“Bart Forbes, he’s done a lot of stuff. NFL, Olympics. You can google him.’ Impressive describe his paintings. Lifesize, authentic, when Dave pulled out the bench and told us to take a seat facing the picture of Tiger’s infamous putt on 17, I was skeptical.
“You’re becoming part of the crowd. Put your arms up, turn slightly towards me.” As awkward as we felt, Ron and I followed Dave’s commands. Fun at Sawgrass comes in all different ways.
“When he hit the putt, he said, “Better than most.” Dave quizzed Ron on what day Tiger made the infamous shot. Ron guessed Thursday.
“Look at his shirt, white. And there’s two guys. It was Saturday.” Tiger always wore a red shirt on Sunday, finals day. And after cuts, pairings are in two, not three. Learn we did, all day long.
“Big supporter of the military. Military gets free admission.” For any of our military friends, free entrance to the tournament; take advantage of it.
The champions hallway was the last bit of our indoor tour. Lined with elegantly crafted caricatures, Dave said, “Chris duke does these prints after each tournament.”
Walking us over to 2020’s Championship print, words replaced a face. The only year the tournament doesn’t have a champion, 2020.
“Took the purse, divided it among the players. Each player got $53,000,” said Dave when we questioned him about the purse.
Dave volunteers at the tournament each year; 2022 is his ninth. Next year he will drive the shuttles for disabled people. In 2020, Dave was on duty day one of the tournament. At the end of his shift, supervisors informed him he didn’t need to come the next day because they weren’t allowing spectators. Then, organizers canceled the tournament entirely. My niece was in attendance and received a full refund for the event.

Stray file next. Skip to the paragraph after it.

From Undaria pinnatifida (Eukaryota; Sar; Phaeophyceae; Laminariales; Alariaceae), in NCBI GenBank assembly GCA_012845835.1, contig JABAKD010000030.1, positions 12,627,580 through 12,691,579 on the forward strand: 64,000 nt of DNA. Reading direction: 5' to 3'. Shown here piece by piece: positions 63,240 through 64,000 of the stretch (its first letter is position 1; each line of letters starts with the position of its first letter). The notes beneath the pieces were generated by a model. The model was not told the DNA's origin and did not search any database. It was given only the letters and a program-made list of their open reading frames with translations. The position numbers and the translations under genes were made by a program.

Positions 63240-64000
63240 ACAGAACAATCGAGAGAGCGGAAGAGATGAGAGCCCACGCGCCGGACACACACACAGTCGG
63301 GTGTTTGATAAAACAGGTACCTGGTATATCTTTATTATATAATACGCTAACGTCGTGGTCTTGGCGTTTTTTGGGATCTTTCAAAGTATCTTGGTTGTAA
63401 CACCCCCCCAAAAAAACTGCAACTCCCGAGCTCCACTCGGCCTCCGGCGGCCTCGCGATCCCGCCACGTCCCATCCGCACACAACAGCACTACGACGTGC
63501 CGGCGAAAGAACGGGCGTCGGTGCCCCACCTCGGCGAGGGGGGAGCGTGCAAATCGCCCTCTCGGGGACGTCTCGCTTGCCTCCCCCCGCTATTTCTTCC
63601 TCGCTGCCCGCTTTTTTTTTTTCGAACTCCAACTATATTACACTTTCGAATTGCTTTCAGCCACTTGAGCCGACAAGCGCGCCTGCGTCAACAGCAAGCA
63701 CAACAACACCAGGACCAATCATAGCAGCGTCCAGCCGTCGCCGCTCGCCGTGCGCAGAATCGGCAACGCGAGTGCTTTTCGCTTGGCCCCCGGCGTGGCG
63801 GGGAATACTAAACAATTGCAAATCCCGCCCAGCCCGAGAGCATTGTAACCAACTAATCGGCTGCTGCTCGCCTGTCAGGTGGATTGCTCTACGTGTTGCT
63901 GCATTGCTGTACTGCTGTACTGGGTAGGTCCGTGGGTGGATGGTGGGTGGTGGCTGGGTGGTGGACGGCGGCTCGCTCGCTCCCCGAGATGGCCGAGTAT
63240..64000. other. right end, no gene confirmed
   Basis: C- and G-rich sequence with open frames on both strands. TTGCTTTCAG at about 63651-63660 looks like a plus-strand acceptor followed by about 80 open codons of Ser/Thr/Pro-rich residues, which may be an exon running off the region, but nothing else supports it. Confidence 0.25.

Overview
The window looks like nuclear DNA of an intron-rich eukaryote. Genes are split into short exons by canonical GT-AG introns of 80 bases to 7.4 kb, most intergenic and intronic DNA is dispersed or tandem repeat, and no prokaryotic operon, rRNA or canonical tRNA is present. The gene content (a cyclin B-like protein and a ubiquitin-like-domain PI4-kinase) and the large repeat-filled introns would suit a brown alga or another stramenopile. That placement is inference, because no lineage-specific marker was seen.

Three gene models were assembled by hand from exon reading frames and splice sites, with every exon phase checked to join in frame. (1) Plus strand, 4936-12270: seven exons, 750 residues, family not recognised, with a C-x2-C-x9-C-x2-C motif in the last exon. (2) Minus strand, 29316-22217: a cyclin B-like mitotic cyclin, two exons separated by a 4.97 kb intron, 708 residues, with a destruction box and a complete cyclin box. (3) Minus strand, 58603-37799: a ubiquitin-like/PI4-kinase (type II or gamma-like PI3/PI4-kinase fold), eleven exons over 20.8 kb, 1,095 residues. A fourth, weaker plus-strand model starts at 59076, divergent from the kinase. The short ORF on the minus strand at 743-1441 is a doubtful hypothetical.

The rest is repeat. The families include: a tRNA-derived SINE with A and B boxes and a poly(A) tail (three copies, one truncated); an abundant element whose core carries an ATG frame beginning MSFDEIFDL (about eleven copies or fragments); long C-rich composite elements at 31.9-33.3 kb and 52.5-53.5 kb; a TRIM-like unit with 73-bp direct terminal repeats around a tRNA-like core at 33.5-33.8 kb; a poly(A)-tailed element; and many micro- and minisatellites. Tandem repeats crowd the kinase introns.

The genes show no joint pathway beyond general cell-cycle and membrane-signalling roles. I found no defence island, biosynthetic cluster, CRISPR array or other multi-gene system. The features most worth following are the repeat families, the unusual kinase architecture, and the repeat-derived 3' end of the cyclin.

“One last story…in the player’s locker room, there is a barber chair. It has three beautiful wood balls around it, and the chair is in the middle, like a throne. They use the barber chair to vent about their round.” Dave showed us pictures of himself in the barber chair.
“The golf academy is over there. Forty-six cameras will analyze your swing and perceive the plan from there.” Dave said as we began our outdoor tour. Antsy to see 17, he took us to the outdoor vending area first, where he snapped a picture of us in front of the clubhouse. Then we headed to 16, where the guys discussed how “Makeable it is in two.” Of course, they were referring to the pros.
“We’re not allowed to spot balls anymore because of gambling. They have official ball spotters for that now.” Dave marshaled for the tournament before, but now it’s a different name. Crowd management instead of ball spotting.
“9200 pounds of grass to oversee it. They use rye over the winter, usually Bermuda,” Dave said when I asked him how well the grass survives the spectators at the tournament. Because of the overseeding, minor damage occurs.
Finally, hole 17 appeared on our left. Listening to Ron express surprise over the size made my heart smile. No one was playing at the time. Dave said when players are teeing off during a tour, e makes bets with his passengers on how many will make t green. Some day, Ron and I are hoping to play the infamous hole.
“Ok. We’ll head back to dodge. In about an hour, there will be golfers out here. 108 on the stadium course today.”
Dave steered the 8-passenger golf cart back to the clubhouse with those words. After tipping him, we enjoyed lunch overlooking the course, bought a couple of hats, and left.
Next time we come, we’ll come to play! (Or more likely, to watch the tournament:-))